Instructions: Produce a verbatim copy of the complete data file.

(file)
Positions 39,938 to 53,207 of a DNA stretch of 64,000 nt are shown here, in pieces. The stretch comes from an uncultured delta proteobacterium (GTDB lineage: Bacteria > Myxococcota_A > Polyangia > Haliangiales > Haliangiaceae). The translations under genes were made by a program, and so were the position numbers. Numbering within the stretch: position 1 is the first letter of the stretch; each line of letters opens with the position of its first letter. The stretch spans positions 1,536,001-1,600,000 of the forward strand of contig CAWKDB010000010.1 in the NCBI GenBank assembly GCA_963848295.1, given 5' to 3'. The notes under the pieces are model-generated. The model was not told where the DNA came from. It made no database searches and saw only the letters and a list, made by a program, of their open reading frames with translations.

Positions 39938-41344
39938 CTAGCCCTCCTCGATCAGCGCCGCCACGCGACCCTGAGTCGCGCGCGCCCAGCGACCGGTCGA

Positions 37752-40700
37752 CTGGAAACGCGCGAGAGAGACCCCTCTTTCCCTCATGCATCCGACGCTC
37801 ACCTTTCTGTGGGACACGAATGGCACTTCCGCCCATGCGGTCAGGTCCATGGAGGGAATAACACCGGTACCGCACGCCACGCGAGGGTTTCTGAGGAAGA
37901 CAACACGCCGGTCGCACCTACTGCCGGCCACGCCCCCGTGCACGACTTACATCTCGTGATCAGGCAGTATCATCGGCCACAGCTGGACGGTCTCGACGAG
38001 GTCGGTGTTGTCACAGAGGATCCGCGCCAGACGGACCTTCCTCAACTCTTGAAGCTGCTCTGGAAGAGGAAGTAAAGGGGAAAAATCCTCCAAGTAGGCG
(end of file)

Positions 39,938 to 53,207 of a DNA stretch of 64,000 nt are shown here, in pieces. The stretch comes from an uncultured delta proteobacterium (GTDB lineage: Bacteria > Myxococcota_A > Polyangia > Haliangiales > Haliangiaceae). The translations under genes were made by a program, and so were the position numbers. Numbering within the stretch: position 1 is the first letter of the stretch; each line of letters opens with the position of its first letter. The stretch spans positions 1,536,001-1,600,000 of the forward strand of contig CAWKDB010000010.1 in the NCBI GenBank assembly GCA_963848295.1, given 5' to 3'. The notes under the pieces are model-generated. The model was not told where the DNA came from. It made no database searches and saw only the letters and a list, made by a program, of their open reading frames with translations.

Positions 39938-41344
39938 CTAGCCCTCCTCGATCAGCGCCGCCACGCGACCCTGAGTCGCGCGCGCCCAGCGACCGGTCGA

Positions 37752-40700
37752 CTGGAAACGCGCGAGAGAGACCCCTCTTTCCCTCATGCATCCGACGCTC
37801 ACCTTTCTGTGGGACACGAATGGCACTTCCGCCCATGCGGTCAGGTCCATGGAGGGAATAACACCGGTACCGCACGCCACGCGAGGGTTTCTGAGGAAGA
37901 CAACACGCCGGTCGCACCTACTGCCGGCCACGCCCCCGTGCACGACTTACATCTCGTGATCAGGCAGTATCATCGGCCACAGCTGGACGGTCTCGACGAG
38001 GTCGGTGTTGTCACAGAGGATCCGCGCCAGACGGACCTTCCTCAACTCTTGAAGCTGCTCTGGAAGAGGAAGTAAAGGGGAAAAATCCTCCAAGTAGGCG